Most residential leases and rental agreements in South Dakota require a security deposit. This is a dollar amount, usually one month's rent, that's intended to cover damage to the premises beyond normal wear and tear, and to cushion the financial blow if a tenant skips out early on the lease without paying. Here’s a summary of South Dakota landlord-tenant laws that cover the use and return of security deposits.
Yes. Under South Dakota landlord-tenant laws, a landlord may charge a tenant the equivalent of one month's rent for the security deposit. But, in South Dakota, a higher deposit may be charged if special conditions pose a danger to the maintenance of the premises.
To learn more about steps that tenants can take to protect their security deposit after they've paid it, check out Nolo's article Protect Your Security Deposit When You Move In.
Under South Dakota law, a landlord must return the tenant's security deposit within two weeks after the tenant has moved out. The landlord must return all or a portion of the deposit in that time and give the tenant reasons for any deductions. If the tenant requests a written and itemized accounting, the landlord has 45 days to provide it.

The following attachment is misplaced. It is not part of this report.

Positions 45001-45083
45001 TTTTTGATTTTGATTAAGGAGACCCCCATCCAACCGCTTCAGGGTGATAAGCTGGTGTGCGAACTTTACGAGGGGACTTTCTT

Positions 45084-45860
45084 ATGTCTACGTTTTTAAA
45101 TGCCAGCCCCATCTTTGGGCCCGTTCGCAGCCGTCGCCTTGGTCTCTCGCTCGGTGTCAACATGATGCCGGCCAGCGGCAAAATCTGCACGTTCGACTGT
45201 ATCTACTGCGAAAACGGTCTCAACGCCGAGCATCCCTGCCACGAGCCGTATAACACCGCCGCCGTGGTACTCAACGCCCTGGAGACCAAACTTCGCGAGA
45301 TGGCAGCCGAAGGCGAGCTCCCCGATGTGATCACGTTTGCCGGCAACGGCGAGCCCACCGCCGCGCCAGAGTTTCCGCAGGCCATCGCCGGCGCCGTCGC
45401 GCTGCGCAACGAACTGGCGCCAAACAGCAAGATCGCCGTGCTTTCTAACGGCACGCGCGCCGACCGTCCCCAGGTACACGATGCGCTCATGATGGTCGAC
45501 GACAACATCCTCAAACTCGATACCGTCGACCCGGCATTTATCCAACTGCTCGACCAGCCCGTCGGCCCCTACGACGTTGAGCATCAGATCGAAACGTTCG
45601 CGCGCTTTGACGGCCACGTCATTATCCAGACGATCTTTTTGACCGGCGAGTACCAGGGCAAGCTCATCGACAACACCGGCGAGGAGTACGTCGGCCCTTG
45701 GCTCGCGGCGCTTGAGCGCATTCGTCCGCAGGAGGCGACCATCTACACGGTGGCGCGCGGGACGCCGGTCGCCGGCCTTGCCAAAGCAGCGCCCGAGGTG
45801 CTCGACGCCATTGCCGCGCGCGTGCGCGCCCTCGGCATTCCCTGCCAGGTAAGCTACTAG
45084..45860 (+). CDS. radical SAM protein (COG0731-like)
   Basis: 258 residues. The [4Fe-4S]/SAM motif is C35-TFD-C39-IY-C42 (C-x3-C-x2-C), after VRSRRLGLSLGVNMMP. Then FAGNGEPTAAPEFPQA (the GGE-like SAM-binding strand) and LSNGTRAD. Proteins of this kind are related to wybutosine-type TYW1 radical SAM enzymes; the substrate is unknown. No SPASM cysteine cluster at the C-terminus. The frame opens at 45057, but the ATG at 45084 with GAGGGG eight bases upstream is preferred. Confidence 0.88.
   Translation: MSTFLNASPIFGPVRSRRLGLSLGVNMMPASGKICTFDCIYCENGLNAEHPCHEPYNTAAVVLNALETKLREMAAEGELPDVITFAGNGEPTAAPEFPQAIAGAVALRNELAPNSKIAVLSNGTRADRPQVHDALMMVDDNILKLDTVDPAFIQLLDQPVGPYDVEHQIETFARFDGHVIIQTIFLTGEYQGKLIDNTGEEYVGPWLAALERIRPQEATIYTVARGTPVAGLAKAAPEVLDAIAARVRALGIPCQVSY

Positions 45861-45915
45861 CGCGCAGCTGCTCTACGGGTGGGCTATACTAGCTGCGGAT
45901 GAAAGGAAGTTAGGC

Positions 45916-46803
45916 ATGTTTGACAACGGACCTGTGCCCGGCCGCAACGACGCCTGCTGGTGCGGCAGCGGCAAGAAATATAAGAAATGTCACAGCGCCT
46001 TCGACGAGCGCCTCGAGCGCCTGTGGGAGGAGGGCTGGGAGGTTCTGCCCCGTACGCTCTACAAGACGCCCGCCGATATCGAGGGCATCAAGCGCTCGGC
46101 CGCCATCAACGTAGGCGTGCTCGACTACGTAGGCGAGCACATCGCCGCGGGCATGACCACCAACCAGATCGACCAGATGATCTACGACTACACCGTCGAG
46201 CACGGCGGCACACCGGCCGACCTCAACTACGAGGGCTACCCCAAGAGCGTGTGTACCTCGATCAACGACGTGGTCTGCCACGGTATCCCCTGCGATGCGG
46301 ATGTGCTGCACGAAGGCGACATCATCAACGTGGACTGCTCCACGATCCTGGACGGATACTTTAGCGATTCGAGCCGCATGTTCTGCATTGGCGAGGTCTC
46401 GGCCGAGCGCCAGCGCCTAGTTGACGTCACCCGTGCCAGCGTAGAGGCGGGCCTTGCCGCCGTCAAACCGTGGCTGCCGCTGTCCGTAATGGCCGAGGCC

Learn more about tenants' rights and landlords' obligations when it comes to the return of the security deposit in Nolo's chart Cleaning and Repairs a Landlord Can Deduct from a Security Deposit and Nolo's article Get Your Security Deposit Back.
Not at the state level in South Dakota. But be sure to check your local (county, city, or town) laws to see if your municipality requires landlords to take additional steps when it comes to tenants' security deposits.
If you want to go right to the source and look up South Dakota law on security deposits -- or if you're writing a letter to your landlord or tenant and want to cite the applicable law -- the relevant statute(s) can be found at South Dakota Codified Laws Annotated § § 43.32-6.1 and 43-32-24. Your city or county might have different landlord-tenant and security deposit laws than those at the state level in South Dakota. For tips on looking up South Dakota state and local laws, check out Nolo's State Laws & Legal Research section.
You may also find useful information on tenant rights in South Dakota at http://atg.sd.gov/LinkClick.aspx?fileticket=dScRCy1J6AQ%3d&tabid=407 (beginning on page 46).